Stay on CUE to Reach Your Cattle Performance Goals
Written by: Heidi Doering Resch, M.S.
Alternative feeding strategy questions are being asked more and more with the upcoming veterinary feed directive (VFD). Finding ways to proactively manage both health and performance alongside proper feed yard management will become even more important. While many producers have already stepped up their yard maintenance to help improve the management effect on cattle health and performance, many are also looking for more ways to ensure these changes will return better profits at the end of the feeding period. One product aimed at helping producers reach this goal is C.U.E, known as Carbohydrate Utilization Efficiency. This direct fed microbial (DFM) contains 7 strains of live bacteria which provide 1.5 billion colony forming units (C.F.U.) per day.
These bacteria strains are taxed with some lofty goals. For instance, they must help support the immune system of the animal through proper digestive support. They must provide certain enzymes to help improve overall digestion and therefore overall performance of the animal. They also must be able to do this regardless of the feedstuffs that are being fed, either in good condition or out of condition feeds. Similarly, if the digestive system is supported, then the immune system should be working at peak performance, allowing for vaccination protocols and other health recommendations to be as effective as possible. That is a pretty lofty goal for bacteria strains that one can’t even see with the naked eye.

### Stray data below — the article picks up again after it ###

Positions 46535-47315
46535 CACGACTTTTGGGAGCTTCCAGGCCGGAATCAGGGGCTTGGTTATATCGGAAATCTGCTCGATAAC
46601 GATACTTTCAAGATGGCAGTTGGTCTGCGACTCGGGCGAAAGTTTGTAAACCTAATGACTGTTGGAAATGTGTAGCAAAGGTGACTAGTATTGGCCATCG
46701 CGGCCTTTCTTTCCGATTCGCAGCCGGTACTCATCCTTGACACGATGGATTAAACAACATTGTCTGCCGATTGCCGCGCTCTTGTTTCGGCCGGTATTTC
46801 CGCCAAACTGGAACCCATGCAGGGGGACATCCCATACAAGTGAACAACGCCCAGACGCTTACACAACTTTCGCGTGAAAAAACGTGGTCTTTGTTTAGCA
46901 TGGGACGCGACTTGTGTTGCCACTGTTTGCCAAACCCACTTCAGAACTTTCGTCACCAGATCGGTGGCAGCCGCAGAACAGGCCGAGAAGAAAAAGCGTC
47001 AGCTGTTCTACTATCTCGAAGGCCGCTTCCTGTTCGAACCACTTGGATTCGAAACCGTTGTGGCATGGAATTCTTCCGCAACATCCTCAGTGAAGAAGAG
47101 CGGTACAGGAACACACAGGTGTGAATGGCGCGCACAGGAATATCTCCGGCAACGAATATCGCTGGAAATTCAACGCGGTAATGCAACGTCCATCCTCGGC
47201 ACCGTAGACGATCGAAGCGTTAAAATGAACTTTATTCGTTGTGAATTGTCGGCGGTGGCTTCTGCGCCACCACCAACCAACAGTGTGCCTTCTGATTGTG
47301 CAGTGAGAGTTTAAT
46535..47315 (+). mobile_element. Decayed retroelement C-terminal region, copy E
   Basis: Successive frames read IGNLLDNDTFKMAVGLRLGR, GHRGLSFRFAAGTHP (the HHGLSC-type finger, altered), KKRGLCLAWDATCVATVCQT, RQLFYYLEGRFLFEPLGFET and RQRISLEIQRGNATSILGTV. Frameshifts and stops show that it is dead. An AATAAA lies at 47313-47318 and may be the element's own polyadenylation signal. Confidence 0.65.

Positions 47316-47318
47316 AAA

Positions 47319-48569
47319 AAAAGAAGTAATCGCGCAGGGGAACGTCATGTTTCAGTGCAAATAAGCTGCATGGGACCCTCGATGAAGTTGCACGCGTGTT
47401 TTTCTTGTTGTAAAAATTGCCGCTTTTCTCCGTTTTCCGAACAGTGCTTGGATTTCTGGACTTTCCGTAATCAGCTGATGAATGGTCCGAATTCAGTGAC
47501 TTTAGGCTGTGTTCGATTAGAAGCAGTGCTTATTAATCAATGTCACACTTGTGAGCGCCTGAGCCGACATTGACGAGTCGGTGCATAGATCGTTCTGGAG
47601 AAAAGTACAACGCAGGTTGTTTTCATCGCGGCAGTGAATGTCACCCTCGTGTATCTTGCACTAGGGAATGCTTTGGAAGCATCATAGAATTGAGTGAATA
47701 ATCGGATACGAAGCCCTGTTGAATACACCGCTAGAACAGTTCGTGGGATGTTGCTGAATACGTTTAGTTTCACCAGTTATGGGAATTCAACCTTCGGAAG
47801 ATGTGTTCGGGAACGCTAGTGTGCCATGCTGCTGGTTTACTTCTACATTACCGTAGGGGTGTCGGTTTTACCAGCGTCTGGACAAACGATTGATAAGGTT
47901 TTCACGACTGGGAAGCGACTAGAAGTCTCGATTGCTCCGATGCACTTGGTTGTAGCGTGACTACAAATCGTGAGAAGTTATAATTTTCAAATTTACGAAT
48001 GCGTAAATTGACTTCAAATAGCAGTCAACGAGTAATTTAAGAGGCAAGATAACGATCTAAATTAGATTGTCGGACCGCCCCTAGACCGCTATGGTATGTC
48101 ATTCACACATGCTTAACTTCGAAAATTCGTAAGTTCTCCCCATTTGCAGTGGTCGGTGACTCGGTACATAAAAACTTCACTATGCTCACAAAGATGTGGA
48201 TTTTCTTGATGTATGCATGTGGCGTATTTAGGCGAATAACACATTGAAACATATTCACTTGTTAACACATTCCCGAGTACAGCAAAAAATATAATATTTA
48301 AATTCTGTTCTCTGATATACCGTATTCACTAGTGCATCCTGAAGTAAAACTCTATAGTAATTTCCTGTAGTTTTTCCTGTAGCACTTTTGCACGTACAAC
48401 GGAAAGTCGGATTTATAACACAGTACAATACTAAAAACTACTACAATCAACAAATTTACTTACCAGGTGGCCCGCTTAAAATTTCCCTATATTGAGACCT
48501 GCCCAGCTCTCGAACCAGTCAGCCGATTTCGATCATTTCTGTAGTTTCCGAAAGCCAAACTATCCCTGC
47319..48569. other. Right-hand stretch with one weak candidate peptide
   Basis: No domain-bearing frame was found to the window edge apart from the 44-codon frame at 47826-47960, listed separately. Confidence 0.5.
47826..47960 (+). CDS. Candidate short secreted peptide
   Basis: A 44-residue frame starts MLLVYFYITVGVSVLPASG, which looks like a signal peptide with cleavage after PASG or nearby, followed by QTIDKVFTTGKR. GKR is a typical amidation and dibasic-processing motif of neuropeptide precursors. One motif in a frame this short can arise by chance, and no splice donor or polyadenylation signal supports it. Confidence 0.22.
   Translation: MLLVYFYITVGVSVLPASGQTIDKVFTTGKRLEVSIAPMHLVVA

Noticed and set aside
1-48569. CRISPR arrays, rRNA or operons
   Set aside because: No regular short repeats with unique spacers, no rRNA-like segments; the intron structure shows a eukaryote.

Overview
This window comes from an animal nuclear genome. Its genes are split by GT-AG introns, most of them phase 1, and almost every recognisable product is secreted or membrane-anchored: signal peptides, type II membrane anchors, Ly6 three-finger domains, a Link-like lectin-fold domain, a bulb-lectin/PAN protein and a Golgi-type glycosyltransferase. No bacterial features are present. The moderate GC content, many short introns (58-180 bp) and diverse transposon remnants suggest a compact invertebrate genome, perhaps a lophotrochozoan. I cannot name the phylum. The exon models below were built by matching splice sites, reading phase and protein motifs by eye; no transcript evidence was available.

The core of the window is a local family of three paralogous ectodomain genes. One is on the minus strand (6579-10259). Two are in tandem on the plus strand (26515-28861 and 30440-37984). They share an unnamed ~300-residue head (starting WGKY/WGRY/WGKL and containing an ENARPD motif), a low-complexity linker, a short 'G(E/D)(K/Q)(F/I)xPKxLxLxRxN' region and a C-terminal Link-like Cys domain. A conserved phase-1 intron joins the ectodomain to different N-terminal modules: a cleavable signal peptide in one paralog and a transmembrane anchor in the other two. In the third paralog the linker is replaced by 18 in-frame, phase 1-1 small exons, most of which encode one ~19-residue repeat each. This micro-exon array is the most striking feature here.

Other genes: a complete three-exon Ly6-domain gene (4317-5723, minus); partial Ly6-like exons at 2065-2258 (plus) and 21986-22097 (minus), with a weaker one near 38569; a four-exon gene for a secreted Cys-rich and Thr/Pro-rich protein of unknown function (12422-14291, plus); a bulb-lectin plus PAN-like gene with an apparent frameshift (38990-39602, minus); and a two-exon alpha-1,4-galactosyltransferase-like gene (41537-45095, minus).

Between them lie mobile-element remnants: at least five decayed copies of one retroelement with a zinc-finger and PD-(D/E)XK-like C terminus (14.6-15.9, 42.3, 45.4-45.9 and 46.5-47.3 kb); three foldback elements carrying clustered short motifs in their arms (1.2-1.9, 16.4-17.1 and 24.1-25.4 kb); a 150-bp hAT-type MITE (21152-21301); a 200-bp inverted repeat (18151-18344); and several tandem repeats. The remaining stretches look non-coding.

The 7 bacterial strains that are found in C.U.E. are geared towards providing digestive enzymes that help support efficient use of feedstuffs ranging from protein, fat and starch digestion. They must help prevent pathogenic bacteria from adhering to the gut wall and causing scours or intestinal disturbances and some of these strains are both antifungal and antimicrobial which is what makes them so important in helping support the animal’s immune system in the face of substandard feed products.
It is important to look at your feedlot operation and do an internal audit. Find out which areas and times of your operation you pull the most treated animals and for what issue. Discuss these with both your nutritionist and your veterinarian (preferably at the same time). Understand that in addition to the managerial changes you are already implementing at your operation, working with the animal’s natural continuous culture environment (its rumen) also can help improve the animal’s overall health and performance.
For more information on CUE, contact your Form-A-Feed representative or call 800-422-3649.